Wendy Kou

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Associate Clinician

M.A., Marital and Family Therapy (Art Therapy Specialization)

Ms. Kou, in addition to providing general counseling services, specializes in art therapy. She has worked extensively with children, adolescents and adults who suffer from a variety of disorders, among them depression, post-traumatic stress, autism, anxiety, bereavement, marital conflicts, attentional deficits, behavioral or impulse control disorders, and schizophrenia. Ms. Kou graduated from Loyola Marymount University in Los Angeles, and is fluent in English, Cantonese and Mandarin. 

Wendy Kou has lived in Hong Kong, Canada and the United States, and she speaks and writes fluently in Cantonese, Mandarin, and English. Ms. Kou graduated from the University of Calgary in Canada with a degree in Psychology, and furthered her education with a Master's degree in Marital and Family Therapy with a specialization in the art therapy modality from Loyola Marymount University in Los Angeles. 

Ms Kou's education at Loyola Marymount University has given her a strong foundation to integrate her art backgrounds and to use art processes to provide psychotherapeutic services to clients, including children, adolescents, adults and families. The training fully prepared Ms. Kou to become a practicing marital and family therapist skilled at integrating art processes with a family systems orientation. Ms. Kou has worked in psychiatric hospitals with adults, in residential group homes with abused and neglected children, and in an out-patient Asian agency with Chinese immigrants to the United States. She has worked extensively with Children, adolescents and adults who suffer from mood, anxiety, social and behavioral disorders.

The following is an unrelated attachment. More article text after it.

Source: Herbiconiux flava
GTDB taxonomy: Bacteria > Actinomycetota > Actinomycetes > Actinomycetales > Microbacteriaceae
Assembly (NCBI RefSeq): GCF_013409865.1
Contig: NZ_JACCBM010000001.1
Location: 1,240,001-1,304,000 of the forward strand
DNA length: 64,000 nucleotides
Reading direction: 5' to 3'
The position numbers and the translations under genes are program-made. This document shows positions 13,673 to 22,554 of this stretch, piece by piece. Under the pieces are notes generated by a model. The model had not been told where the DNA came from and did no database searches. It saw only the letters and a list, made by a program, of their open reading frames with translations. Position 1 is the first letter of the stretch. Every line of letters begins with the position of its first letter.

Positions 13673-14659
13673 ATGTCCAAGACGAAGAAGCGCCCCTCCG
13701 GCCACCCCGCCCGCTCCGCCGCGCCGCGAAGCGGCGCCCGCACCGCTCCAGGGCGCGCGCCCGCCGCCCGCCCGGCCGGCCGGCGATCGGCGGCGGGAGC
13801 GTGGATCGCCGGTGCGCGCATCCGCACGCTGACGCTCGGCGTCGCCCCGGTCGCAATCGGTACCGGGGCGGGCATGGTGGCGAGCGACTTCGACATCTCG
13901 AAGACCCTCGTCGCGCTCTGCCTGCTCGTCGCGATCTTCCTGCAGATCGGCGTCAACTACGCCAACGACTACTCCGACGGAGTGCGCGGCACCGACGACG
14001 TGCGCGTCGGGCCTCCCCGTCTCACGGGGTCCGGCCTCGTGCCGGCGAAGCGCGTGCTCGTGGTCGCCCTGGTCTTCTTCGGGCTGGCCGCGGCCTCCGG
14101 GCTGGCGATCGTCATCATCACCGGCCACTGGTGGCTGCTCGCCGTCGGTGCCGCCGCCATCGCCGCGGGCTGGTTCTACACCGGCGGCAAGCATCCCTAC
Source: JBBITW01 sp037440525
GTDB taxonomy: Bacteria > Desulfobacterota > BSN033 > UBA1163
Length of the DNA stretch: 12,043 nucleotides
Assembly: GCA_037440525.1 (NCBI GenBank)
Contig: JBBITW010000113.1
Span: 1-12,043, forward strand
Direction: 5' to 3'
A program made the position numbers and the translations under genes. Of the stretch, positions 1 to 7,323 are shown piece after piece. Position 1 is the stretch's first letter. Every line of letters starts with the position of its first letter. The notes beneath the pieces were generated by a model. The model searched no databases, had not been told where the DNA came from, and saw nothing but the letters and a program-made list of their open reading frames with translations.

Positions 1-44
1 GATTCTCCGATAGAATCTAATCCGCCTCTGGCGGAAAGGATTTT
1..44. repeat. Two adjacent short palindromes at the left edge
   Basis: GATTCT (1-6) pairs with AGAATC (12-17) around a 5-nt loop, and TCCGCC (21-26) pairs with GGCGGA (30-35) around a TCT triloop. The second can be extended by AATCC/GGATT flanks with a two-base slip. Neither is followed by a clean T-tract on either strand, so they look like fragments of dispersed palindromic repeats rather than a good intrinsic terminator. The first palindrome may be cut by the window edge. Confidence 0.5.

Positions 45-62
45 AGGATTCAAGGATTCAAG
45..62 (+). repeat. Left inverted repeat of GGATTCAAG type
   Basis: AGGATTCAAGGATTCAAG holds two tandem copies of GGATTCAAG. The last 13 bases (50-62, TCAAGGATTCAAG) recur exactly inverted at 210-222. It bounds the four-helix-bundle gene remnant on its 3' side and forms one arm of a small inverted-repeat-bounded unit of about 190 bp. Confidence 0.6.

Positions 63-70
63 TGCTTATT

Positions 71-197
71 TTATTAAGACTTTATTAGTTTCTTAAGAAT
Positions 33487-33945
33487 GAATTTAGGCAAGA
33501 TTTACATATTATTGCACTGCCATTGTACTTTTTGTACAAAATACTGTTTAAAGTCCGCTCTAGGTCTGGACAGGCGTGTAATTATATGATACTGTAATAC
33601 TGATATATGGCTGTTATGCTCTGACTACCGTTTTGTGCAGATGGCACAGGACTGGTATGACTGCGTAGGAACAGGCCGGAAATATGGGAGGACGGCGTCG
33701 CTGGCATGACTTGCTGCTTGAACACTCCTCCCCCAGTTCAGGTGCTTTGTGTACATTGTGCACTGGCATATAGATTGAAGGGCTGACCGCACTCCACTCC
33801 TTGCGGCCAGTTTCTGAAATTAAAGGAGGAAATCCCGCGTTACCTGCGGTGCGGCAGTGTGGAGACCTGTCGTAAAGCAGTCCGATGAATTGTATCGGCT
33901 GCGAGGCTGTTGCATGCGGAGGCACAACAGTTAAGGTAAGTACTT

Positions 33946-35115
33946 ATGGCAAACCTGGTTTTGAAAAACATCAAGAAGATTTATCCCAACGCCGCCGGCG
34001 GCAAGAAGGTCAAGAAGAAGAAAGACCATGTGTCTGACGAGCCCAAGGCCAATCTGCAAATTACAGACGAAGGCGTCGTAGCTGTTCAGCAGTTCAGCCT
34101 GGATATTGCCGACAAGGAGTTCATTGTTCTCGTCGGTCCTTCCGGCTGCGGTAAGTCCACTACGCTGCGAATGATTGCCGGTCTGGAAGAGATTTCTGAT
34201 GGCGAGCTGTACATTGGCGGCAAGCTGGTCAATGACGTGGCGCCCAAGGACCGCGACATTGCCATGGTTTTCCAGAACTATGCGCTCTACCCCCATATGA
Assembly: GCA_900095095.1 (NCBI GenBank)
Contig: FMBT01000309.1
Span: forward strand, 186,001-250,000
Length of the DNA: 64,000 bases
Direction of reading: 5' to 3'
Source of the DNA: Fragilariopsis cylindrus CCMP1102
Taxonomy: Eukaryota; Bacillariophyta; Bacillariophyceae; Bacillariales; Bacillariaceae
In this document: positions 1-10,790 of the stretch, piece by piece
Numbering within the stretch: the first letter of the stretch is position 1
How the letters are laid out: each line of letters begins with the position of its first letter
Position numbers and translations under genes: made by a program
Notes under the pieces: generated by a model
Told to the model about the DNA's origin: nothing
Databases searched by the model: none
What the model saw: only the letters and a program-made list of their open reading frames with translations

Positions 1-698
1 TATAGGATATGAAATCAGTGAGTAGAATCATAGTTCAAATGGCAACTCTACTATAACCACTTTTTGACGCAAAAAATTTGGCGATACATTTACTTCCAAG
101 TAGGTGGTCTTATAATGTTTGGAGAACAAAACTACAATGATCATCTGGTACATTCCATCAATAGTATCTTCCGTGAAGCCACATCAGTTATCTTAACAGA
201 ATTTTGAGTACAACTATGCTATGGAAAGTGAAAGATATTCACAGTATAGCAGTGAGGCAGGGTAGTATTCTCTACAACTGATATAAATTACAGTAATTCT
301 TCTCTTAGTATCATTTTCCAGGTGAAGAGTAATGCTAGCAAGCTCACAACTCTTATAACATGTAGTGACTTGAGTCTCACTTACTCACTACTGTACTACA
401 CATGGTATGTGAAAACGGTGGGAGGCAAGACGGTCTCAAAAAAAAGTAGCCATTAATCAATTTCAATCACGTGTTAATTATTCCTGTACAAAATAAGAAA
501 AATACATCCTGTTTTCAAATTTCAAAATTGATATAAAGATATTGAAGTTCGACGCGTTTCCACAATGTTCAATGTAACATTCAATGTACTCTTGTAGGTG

Through her experience, research and dissertation on Art Therapy in parent-child issues with Chinese immigrants, Ms. Kou has come to strongly believe that art therapy is an effective and powerful way to break through defenses toward therapy. Art therapy can be a particularly effective modality to overcome negative attitudes and beliefs toward therapy, because it allows people to express themselves while remaining silent. Particularly with children, art therapy allows the expression of feelings and problems which children may have no words to express and which they have never been able to bring forward to others.